Tuesday, October 15, 2013

Three Mind Rules: Anchoring, Typical Thing, and Examples

 Anchoring Rule

        People have tendency to stick to the number in their mind, regardless of how irrelevant it is. 

A Test of How Arrogant You Are

Consider the following experiment. Divide test subjects into two groups. Ask the first group ‘Did Ghandhi die when he was 10 years old?’ Everyone is likely to get the answer ‘no’, which is the right answer. After that, you let the subject guess the age when Ghandhi died.
For the second group, ask a different question: ‘Did Ghandhi die when he was 150 years old?’ Well, most people would, again, get the answer right. Then you ask them to guess the age when Ghandhi died. 
The interesting result is that the average guess of the first group is lower than that of the second group. People have tendency to stick to the number they hear, and most of them don’t know about it.

Grocery Shopping

        Grocery stores also apply the anchoring value to their strategy. When they say ‘limited 12 per family’. People unknowingly anchor their mind on the number 12 and adjust downward. If you limit the number to 8, the average number sales would be less.

How to Use Anchoring Rule

        Ask people a question like ‘do you know that the number of something is, say, 300?’ Then you put your number at the end. This question is unimportant. You don’t expect a ‘yes’ from the other side. You ask this question only to get the number 300 into their head. Now, move to the second step.
        Ask people to provide their own number. This estimated number would lean towards the number you just pushed into their head. If your number is nonsense, this number estimated by the other side would be even more nonsense. However, the other side believes very strongly in this number because it’s their choice. Admitting their estimation is nonsense is equivalent to admitting that they fail in the estimation. And, people won’t like being a failure.
“For every problem, there is a solution that is  simple, clean, and wrong.” H. L. Naken

The Rule of Typical Things

        Psychologists called this rule the  ‘Representativeness heuristic’. This rule says that people favor the choice that makes sense even if it’s wrong.
        For example, consider two cases: tomorrow it’s gonna rain, and tomorrow it’s gonna be cloudy and it’s gonna rain. Even though the latter is less likely (it’s need to be both cloudy and rain), most people still believe the latter is more likely just because it fits in with their belief. It’s typical. It should be true.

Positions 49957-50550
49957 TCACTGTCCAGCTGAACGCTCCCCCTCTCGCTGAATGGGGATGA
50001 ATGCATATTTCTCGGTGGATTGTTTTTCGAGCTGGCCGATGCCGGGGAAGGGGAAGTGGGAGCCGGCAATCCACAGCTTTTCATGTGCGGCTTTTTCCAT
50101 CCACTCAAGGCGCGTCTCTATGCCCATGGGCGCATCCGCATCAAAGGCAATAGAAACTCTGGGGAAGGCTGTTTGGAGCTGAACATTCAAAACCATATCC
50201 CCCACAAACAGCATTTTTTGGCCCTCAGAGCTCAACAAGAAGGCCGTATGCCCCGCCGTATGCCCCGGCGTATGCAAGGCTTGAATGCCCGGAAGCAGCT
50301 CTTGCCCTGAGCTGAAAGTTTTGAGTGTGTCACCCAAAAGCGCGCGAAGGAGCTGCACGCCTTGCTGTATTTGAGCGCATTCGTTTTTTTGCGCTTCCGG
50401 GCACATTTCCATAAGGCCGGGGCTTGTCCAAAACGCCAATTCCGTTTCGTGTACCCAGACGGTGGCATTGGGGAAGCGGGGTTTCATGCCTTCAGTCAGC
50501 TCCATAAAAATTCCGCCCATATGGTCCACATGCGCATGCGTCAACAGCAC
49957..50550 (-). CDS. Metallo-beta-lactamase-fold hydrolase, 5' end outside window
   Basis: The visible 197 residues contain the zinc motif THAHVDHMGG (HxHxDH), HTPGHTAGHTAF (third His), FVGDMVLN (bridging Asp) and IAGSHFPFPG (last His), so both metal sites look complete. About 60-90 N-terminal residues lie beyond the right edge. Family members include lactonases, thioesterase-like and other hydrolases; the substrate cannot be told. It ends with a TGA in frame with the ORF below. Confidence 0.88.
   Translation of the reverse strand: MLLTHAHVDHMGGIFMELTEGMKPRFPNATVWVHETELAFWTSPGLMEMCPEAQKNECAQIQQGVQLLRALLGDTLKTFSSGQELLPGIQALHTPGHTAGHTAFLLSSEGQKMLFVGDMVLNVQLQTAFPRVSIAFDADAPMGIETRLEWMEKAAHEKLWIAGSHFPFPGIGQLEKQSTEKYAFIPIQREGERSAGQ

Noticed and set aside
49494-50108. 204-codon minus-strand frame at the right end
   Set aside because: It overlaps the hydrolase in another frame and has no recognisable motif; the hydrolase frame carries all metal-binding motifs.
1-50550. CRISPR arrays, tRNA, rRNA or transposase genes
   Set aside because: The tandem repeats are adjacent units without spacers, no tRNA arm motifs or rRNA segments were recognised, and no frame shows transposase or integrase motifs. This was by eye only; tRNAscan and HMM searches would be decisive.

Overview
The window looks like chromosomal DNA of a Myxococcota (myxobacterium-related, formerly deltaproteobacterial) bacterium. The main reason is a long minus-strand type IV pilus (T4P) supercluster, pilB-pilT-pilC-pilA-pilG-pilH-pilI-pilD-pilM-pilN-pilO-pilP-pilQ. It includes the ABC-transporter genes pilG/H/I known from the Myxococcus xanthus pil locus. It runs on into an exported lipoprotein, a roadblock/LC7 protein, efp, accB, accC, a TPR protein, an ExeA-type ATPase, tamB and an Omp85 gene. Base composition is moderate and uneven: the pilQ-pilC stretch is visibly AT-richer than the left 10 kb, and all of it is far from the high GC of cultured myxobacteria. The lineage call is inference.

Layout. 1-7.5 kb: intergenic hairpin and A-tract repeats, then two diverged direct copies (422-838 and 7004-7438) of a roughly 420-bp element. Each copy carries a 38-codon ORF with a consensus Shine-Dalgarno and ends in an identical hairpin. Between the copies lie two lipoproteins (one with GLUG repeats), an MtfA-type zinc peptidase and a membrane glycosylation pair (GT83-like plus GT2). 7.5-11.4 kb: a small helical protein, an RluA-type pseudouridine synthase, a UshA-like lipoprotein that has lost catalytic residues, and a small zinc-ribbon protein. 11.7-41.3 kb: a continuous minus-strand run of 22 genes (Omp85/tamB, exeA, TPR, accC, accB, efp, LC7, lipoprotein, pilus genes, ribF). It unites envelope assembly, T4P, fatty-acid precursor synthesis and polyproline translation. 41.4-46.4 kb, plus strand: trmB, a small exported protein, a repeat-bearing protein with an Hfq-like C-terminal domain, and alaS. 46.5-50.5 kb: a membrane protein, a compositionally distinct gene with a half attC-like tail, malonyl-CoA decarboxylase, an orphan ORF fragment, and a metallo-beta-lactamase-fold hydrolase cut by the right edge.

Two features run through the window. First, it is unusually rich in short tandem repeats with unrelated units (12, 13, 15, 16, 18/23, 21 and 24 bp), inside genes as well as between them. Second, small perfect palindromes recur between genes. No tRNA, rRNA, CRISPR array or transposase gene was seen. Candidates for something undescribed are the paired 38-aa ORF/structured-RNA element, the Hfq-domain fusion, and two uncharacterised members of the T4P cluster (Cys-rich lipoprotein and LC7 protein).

The Example Rule

Psychologists called this rule the  ‘Availability heuristic’. Example rule: People believe that what easily comes to mind is more common. Consider a following question. Which of the two following patterns is more common in  dictionary: _ _ _ _ _ n _ and _ _ _ _ ing? Most people will choose the latter one, even if the latter one is a subset of the former one and is thus more common.
        So, you can use a rare consequential event as a scaring marketing tactics. If you want to sell earthquake insurance, do it right after an earthquake. People will buy it, even if the study shows that the chance of having an earthquake is minimum right after the previous one. They just can’t stop themselves from believing in it.

SOURCEThe Science of Fear: How the Culture of Fear Manipulates Your Brain 

Book or Audiobooks?

Personally, I prefer audiobooks. It's fun, and I can listen when I'm doing something else. It also makes other activities (e.g., jogging) a lot more fun. For more detail about audiobooks, please read [this post].

There is one more reason that may encourage you to go for the audiobook version. You can get it now for FREE. Audible offers you a free trial for 14 days. Even if you get the book and cancel the subscription right away (so that you don't have to pay), you can keep the book. And, don't worry if you lost the audiobook file. Just log into audible.com. You can keep downloading the over and over again.

   About the summary: It takes time to finish up a book. And, when you do, sometimes, you want to review what you learn from the book. If you do not make  notes as you read, you might have to go through the book once again. This can be time-consuming when you are dealing with a book. But you can still flip through the book and locate what you are looking for.

However, when the material is an audiobook, it is extremely hard to locate a specific part of content. Most likely you will have to listen to the entire audiobook once again.

This book summary will help solve the pain of having to go through the book all over again.

I am leaving out the details of the books. Most books have interesting examples and case studies, not included here. Reading the original book would be much more entertaining and enlightening. If you like the summary, you may want to get the original from the source below.

1 comment:

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